At least one exemplary embodiment includes a minimum premium amount to be collected from the lender for each period as a condition. As discussed above, pricing for the lender is based upon anticipate loan production numbers, i.e., the lender profile, in view of the controls and experience of the lender (or the anticipated risk). If the average size of loans decreases while maintaining the overall production volume in terms of total mortgage value, then the risk will be higher than was originally agreed to be covered and as such a minimum premium can be collected to take this into account. Or if the total mortgage value for a production period falls below the lender commitments for production, then the minimum premium will cover the ancillary services that are included as part of the illustrated insurance program. If the total premium for a period of time is lower than the minimum premium amount, then the minimum premium amount would be charged.

If the insurance agreement is acceptable to the lender, receiving an executed insurance agreement from the lender, S155. Upon receipt of the insurance agreement and any required payment, the insurer issues an insurance policy to the lender, S160. One of ordinary skill in the art will appreciate based on this disclosure that these last two steps are contingent upon the lender accepting the insurance agreement, and as such may not occur every time.

Acceptance of a lender into the insurance program in at least one embodiment is certification as to the quality of the lender and the mortgages handled by the lender. In this embodiment, the method illustrated in FIG. 1 further includes issuing a certification to the lender that it is a quality lender that uses appropriate controls for the type and source of the loans handled by the lender (not shown).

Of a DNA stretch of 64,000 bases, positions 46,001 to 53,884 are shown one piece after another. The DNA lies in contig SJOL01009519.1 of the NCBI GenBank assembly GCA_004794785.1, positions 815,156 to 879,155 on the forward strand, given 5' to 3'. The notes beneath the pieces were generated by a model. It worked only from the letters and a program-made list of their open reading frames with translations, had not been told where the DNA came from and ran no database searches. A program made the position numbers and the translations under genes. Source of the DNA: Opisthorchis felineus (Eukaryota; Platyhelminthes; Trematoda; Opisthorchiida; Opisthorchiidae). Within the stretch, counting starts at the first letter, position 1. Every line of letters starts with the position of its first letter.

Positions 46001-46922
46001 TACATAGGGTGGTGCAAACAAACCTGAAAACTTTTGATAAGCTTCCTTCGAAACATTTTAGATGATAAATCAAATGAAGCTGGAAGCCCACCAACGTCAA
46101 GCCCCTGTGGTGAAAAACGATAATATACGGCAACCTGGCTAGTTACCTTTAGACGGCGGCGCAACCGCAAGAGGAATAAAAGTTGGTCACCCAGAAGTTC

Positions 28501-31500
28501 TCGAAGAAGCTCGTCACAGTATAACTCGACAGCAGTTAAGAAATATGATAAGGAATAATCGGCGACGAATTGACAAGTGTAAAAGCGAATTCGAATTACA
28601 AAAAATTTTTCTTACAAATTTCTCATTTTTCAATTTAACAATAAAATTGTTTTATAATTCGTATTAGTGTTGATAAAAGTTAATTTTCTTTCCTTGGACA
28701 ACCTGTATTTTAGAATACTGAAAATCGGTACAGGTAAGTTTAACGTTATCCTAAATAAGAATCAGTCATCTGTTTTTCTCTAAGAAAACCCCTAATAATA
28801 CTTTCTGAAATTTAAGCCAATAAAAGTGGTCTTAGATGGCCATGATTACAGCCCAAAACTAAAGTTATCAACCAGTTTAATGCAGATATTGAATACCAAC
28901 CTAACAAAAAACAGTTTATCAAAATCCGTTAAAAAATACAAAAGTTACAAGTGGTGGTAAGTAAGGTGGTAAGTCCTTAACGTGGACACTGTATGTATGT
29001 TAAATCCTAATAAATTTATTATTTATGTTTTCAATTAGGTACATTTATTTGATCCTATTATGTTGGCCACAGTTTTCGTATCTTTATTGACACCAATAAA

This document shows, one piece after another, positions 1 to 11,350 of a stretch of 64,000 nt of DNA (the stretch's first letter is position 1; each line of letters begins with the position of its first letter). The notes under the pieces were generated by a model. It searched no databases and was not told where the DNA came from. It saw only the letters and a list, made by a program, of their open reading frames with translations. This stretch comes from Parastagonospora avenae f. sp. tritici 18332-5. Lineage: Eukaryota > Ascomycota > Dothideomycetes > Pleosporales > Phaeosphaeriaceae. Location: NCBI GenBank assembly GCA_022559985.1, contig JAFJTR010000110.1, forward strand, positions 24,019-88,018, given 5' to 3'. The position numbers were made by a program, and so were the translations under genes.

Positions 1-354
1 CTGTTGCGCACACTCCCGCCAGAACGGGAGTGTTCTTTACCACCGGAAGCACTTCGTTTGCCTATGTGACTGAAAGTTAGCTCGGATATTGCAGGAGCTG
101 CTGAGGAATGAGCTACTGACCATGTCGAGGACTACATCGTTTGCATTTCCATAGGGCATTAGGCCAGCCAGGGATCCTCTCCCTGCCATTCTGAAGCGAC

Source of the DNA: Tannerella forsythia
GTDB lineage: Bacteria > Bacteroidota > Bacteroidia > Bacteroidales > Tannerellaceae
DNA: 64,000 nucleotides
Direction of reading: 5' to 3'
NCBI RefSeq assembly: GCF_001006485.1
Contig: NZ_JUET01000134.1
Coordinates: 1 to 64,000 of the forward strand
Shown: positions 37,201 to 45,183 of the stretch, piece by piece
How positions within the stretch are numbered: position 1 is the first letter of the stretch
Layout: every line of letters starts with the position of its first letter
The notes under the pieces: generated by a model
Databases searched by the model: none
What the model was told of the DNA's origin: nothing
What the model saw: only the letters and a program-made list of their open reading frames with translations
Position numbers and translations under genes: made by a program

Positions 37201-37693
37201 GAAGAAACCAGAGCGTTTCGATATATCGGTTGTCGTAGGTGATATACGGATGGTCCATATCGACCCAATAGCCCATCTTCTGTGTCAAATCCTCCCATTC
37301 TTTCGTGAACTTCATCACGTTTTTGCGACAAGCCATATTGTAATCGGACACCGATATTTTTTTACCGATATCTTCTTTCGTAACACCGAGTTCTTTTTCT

Another exemplary embodiment adds a consulting and/or training aspect to assist lenders in improving and/or refining their controls based on trends that are noticed in the mortgage industry and/or information learned from investigating claims for coverage filed by other lenders, S510.

A further exemplary embodiment adds the issuance of an insurance certificate for each loan handled by the lender that is covered by the insurance agreement and for which a premium has been received. This insurance certificate may, for example, be a paper certificate, an electronic certificate, or a field setting in a database. This insurance certificate can then be included in the loan file by the lender to provide assurance to a potential investor without the need for the investor to inquire with the insurer regarding a particular loan.